- Tao Wei*, Yurdagul A Jr*, Kong N, Li W, Wang X, Doran AC, Feng C, Wang J, Islam MA, Farokhzad OC, Tabas I, Shi J (2020). siRNA Nanoparticles Targeting CaMKIIγ in Lesional Macrophages Improve Atherosclerotic Plaque Stability in Mice. Science Translational Medicine. Doi: 10.1126/scitranslmed.aay1063. PMID: 32718990. *Co-first Author. ** Selected as the cover of the journal issue. Commentary: Research Highlight-Nanoparticles to Target Lesional Macrophages in Atherosclerotic Mice. Nature Reviews Cardiology (2020). Preview-Macrophage Targeted Gene Therapy to Improve Atherosclerotic Plaque Stability. Matter.
- Yurdagul A Jr*, Subramanian M, Wang X, Crown SB, Ilkayeva O, Darville L, Kolluru G, Rymond CC, Gerlach BD, Zheng Z, Kuriakose G, Kevil CG, Koomen JM, Cleveland JL, Muoio DM, Tabas I. (2020) Macrophage Metabolism of Apoptotic Cell-Derived Arginine Promotes Continual Efferocytosis and Resolution of Injury. Cell Metabolism. doi: 10.1016/j.cmet.2020.01.001. PMID: 32004476. *Co-Corresponding Author. *Selected by Faculty Opinions. Commentaries: Editors’ Choice. Boosting Arginine Metabolism to Regress Atherosclerosis?
Science Translational Medicine. Preview. Appetite for Arginine: Metabolic Control of Macrophage
Hunger. Cell Metabolism.
- Doran AC, Yurdagul A Jr, Tabas I. (2019) Efferocytosis in Health and Disease. Nature Reviews Immunology. doi: 10.1038/s41577-019-0240-6.
- Back M, Yurdagul A Jr, Tabas I, Oorni K, Kovanen PT. (2019) Inflammation and its Resolution in Atherosclerosis: Mediators and Therapeutic Opportunities. Nature Reviews Cardiology. doi: 10.138/s41569-019-0169-2. *Selected by Faculty of 1000.
- Yurdagul A Jr*, Doran AC, Cai B, Fredman G, Tabas IA. (2018) Mechanisms and Consequences of Defective Efferocytosis in Atherosclerosis. Frontiers in Cardiovascular Medicine. doi: 10.3389/fcvm.2017.00086. *Corresponding Author
- Wang Y.*, Subramanian M.*, Yurdagul A Jr*, Maxfield FR., Nomura M., Tabas IA. (2017) Mitochondrial Fission Promotes the Continued Clearance of Apoptotic Cells by Macrophages. Cell. 171(2): 331-345. *Co-first author. *Selected by Faculty of 1000
Complete List of my Published Work in MyBibliography: LEARN MORE
Macrophages ingest large amounts of nutrients when clearing dead cells. My work focuses on how macrophages sense and metabolize apoptotic cell-derived nutrients and elucidating the mechanisms by which these processes control inflammation resolution and atherosclerosis.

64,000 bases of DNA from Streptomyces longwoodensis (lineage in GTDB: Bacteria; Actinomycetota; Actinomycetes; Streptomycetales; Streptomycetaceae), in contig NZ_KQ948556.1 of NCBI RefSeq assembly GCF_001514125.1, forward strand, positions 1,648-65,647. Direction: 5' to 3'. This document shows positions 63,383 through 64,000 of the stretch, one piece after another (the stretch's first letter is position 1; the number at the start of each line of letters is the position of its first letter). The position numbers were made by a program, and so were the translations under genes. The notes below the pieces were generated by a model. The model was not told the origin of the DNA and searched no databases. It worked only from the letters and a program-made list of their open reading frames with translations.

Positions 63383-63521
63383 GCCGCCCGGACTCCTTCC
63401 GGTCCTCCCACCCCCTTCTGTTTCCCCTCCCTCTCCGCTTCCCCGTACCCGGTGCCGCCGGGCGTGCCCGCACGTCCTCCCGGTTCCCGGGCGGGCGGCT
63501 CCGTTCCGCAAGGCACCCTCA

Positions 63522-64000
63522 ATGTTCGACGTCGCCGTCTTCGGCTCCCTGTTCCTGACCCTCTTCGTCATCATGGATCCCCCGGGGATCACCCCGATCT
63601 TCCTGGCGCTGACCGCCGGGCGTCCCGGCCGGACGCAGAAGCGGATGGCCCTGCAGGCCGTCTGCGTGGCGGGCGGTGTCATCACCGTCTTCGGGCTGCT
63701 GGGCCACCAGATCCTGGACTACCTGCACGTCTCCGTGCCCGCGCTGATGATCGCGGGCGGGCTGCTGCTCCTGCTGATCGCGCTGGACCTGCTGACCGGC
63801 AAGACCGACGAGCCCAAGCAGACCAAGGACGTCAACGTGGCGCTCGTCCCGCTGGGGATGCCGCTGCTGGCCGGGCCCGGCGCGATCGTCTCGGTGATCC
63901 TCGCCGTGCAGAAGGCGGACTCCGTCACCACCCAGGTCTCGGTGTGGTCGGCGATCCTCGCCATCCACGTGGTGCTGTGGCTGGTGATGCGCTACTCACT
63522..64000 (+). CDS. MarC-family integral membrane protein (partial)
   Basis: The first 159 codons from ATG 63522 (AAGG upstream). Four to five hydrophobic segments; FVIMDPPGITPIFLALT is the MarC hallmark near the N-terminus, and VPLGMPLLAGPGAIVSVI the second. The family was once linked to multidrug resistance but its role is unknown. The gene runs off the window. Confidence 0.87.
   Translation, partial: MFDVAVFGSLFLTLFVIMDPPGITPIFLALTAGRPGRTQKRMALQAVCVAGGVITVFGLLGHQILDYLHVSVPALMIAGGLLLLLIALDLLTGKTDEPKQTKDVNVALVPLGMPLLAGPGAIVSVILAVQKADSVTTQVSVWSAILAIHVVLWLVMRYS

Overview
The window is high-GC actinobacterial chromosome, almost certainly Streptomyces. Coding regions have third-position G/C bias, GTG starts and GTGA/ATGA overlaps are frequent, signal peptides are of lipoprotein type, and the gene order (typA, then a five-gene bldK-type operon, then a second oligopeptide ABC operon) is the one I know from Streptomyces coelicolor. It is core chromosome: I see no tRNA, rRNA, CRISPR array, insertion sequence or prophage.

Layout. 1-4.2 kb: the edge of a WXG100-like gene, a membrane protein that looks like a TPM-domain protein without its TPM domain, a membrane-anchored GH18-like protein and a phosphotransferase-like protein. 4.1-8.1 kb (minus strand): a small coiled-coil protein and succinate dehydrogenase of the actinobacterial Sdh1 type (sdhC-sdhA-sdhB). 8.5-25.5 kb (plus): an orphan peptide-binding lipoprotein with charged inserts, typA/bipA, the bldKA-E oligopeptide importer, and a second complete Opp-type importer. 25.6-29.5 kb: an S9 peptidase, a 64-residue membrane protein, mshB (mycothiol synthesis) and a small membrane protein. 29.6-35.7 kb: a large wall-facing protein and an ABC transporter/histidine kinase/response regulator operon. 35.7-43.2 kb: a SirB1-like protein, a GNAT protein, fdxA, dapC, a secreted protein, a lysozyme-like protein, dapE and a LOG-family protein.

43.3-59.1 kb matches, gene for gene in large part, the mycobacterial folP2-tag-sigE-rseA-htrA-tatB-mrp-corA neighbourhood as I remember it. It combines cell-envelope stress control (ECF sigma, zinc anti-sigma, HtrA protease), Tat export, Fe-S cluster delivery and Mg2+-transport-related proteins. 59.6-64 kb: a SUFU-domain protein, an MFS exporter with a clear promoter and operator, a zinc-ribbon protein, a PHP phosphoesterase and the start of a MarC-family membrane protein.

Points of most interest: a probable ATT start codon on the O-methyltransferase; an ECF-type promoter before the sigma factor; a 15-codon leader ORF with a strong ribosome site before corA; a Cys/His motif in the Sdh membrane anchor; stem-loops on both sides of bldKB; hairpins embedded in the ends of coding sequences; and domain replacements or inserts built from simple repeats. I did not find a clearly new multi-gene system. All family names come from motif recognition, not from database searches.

My work focuses understanding the links between impaired polyamine metabolism in vSMCs to ECM degradation and vascular calcification during plaque instability.
I study the role of ECM remodeling in macrophage function during inflammation and its resolution
March 2023: The Yurdagul Laboratory was awarded an NIH R01 Award to study dysregulations in polyamine metabolism during atherosclerosis.
June 2022: The Yurdagul Laboratory and Ari Cohen at Ochsner Health System, in collaboration with the Rom laboratory at LSU Health Shreveport, have received the Collaborative Intramural Research Program (CIRP) Award to investigate the role of dysregulated polyamine homeostasis in NASH progression.
A Postdoctoral Fellowship position is immediately available in the laboratory of Dr. Arif Yurdagul Jr. studying the role of polyamine metabolism in smooth muscle cell function and identifying the mechanisms of nutrient sensing by macrophages during the clearance of dead cells, particularly in the context of atherosclerosis progression and regression. The Yurdagul lab, located in the Department of Molecular and Cellular Physiology at LSU Health Shreveport, has a long-standing interest in the mechanisms linking signaling pathways and cell metabolism during atherosclerosis progression and regression. In association with the LSU Center for Cardiovascular Diseases and Sciences (CCDS), the fellows will be exposed to extensive training and networking opportunities in vascular biology, immunology, metabolism, career development workshops through the local Post-Doctoral Association, and opportunities for intramural fellowships through the CCDS. Postdoctoral Fellows interested in conducting research in the Yurdagul lab should review the current laboratory research directions and contact Dr. Yurdagul at firstname.lastname@example.org.
Graduate students interested in conducting research in the Yurdagul lab should review the current laboratory research directions and contact Dr. Yurdagul at email@example.com.
Undergraduate Research Assistants
The Yurdagul laboratory has a number of research projects available for undergraduate students who are interested in gaining research experience and learning new techniques. Most positions are available in the summer. Those who are interested should contact Dr. Yurdagul directly at firstname.lastname@example.org.
Medical Students, Residents, and Fellows
The Yurdagul laboratory has a number of research projects available for any Medical Students, Residents, and Fellows. Those who are interested should contact Dr. Yurdagul directly at email@example.com.